Prenatal Test

Prenatal Test

Prenatal tests are to detect, prevent, and treat risks during pregnancy, minimize infants'illness and deaths through continuous care, and to promote healthy newborns. Detecting pregnancy is important due to the significance of the early pregnancy period.

Prenatal Visits

  • Once a month till week 28
  • Twice a month between week 29-36
  • Weekly visits after week 36

Prenatal Tests

  • Medical exam by interview per each visit
  • Physical exam (blood pressure, weight, uterus size)
  • Fetus status (heartbeat, fetal movement)
  • Bleeding, amniotic fluid, uterus contraction, etc

Pregnancy Tests: Early Stage
When pregnancy is diagnosed, the tests below are performed to identify risks impacting the fetus and mother's health at the early stage of pregnancy.

1. Blood type
5-20% pregnant women do not know their blood types. Especially pregnant women with Rh(-) type blood should be under care.

2. Blood test
To check anemia, and infection, a blood test is performed in the early stage of pregnancy and at weeks 24-28 and weeks 36-37.

3. Serum test

  • Syphilis test - Pregnant women with syphilis have high risks of deformity, stillborn birth, or miscarriage. Therefore, early detection and proper treatment are important for the full recovery of both the pregnant woman and fetus.
  • Rubella
  • Hepatitis B antigen test - 10% of the total population are hepatitis carriers, many of whom do not know that they are infected. New born babies of carrier mothers should be vaccinated and not be breastfed.

4. Urine test
Useful for detecting toxemia of pregnancy, diabetes, kidney disease, and bladder disease. Must be tested in the early stage of pregnancy and at weeks 24-28 and weeks 36-37. If necessary, it can be done at any time.

5. Ultrasound
Results of 109 premature birth and 228 full term pregnant women showed that pregnant women with high cholesterol and high neutral fats before week 21 were twice likely to have premature birth. Pregnant women with high CRP levels were 3 times likely to have premature birth, and pregnant women with high cholesterol, neutral fats, and CRP levels were 6 times likely to have a premature birth before week 34. Cholesterol, neutral fats, and infections prevent the normal development of the fetus. Therefore, to prevent premature birth, women should be tested and and checked for those markers before and after pregnancy.

Pregnancy Tests: Mid Stage
In the case of normal pregnancy, two congenital anomaly tests and gestational diabetes test will be added.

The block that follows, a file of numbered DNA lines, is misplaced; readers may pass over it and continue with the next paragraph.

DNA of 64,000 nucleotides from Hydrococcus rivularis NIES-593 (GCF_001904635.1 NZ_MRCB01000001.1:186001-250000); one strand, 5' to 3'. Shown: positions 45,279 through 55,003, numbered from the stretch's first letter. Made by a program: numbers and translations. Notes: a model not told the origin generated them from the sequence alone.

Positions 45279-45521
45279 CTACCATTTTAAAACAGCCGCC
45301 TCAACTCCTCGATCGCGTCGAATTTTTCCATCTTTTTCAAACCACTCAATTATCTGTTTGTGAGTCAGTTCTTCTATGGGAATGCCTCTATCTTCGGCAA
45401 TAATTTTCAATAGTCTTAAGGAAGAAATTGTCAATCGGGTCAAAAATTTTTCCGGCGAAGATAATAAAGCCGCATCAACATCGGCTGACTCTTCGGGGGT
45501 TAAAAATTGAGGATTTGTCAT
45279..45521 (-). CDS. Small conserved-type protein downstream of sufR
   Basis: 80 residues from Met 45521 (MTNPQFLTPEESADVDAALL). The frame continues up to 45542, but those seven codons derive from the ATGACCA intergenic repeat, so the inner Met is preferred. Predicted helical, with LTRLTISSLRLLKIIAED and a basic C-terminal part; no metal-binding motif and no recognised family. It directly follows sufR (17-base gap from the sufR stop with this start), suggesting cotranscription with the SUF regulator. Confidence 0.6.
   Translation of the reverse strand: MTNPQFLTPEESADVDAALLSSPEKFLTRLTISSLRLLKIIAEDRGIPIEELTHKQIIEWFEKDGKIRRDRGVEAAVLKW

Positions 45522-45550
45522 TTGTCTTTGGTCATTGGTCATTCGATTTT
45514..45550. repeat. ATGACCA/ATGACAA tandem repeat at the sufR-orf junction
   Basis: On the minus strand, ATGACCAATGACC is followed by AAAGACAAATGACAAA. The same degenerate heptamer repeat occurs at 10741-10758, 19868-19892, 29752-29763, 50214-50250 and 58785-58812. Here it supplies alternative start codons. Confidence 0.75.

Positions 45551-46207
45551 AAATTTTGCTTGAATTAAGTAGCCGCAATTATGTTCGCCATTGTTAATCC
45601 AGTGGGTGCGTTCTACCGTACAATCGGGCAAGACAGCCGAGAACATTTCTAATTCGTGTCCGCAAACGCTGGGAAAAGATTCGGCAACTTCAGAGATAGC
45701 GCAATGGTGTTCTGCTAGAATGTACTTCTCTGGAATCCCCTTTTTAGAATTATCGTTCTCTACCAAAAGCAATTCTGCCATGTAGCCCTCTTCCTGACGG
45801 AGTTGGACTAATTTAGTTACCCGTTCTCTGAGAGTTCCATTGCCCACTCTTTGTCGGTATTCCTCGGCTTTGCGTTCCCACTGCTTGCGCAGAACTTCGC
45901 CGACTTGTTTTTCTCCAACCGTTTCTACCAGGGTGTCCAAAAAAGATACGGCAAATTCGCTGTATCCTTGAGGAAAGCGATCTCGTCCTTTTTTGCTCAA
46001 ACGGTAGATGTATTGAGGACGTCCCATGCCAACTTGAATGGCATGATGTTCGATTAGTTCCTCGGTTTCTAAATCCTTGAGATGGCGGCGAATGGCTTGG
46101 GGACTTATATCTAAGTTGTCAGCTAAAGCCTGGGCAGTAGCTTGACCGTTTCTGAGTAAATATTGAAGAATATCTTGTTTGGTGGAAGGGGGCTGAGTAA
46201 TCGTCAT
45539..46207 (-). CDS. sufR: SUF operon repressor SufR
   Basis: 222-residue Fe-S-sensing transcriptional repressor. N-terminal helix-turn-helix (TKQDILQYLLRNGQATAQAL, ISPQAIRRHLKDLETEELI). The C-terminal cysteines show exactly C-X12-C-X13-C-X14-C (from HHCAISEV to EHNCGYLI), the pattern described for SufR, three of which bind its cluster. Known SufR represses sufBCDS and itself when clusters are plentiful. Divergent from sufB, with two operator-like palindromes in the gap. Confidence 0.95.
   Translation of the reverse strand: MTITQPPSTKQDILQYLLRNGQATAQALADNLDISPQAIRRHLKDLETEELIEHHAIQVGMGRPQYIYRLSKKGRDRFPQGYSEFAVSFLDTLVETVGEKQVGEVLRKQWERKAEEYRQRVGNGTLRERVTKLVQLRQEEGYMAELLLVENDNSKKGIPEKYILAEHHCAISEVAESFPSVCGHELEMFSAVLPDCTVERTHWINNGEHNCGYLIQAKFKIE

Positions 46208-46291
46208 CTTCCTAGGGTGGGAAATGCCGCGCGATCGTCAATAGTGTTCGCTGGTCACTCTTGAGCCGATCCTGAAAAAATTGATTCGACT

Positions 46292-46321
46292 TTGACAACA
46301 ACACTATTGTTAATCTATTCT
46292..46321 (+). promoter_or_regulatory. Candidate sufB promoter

1. Congenital anomaly test
Causes of congenital malformation are unknown. There is no 100% accurate congenital anomaly test. Below are tests that are recognized for their accuracy and are to be clinically used.

  • Blood test at early stage of pregnancy. Before or in the early stage of pregnancy, women are to be tested for rubella, syphilis, and toxoplasma for infections related to congenital anomaly.
  • Fetal nuchal translucency test
  • Between weeks 11-14, through ultrasound this test examines the area of the back of the fetal neck for thickening to predict chromosomal abnormality.
  • Triple marker: The triple screen test is performed between the 15th and 20th weeks of pregnancy, although results obtained in the 16th -18th weeks are said to be the most accurate. It tests fetal hormones and is not influenced by the pregnant women's dietary intake. It detects 70-80% of fetuses with cerebral paralysis and 60% with Down's syndrome.
  • Amniocentesis: This test is almost 100% accurate to detect fetal chromosomal abnormality with a small amount of amniotic fluid around fetus while in the uterus.
  • Ultrasound
  • PKU test: 4-6 days after birth, a newborn baby's blood sample is tested for the presence of the enzyme to break down phenylalanine. If this enzyme is missing, then the child's diet will need to be monitored to prevent phenylalanine from building up in the bloodstream. Other tests done in conjunction with the PKU include tests for hypothyroidism and galactosemia. These can be prevented if detected early.

2. Gestational diabetes test
Test immediately for pregnant women over 35, with family history, obesity (over 120%) and test between week 24-28 for pregnant women with no risk.

3. General blood test and urine test

Tests before Delivery
Between week 36 - 37, pregnant women will be tested for items before delivery or c-section.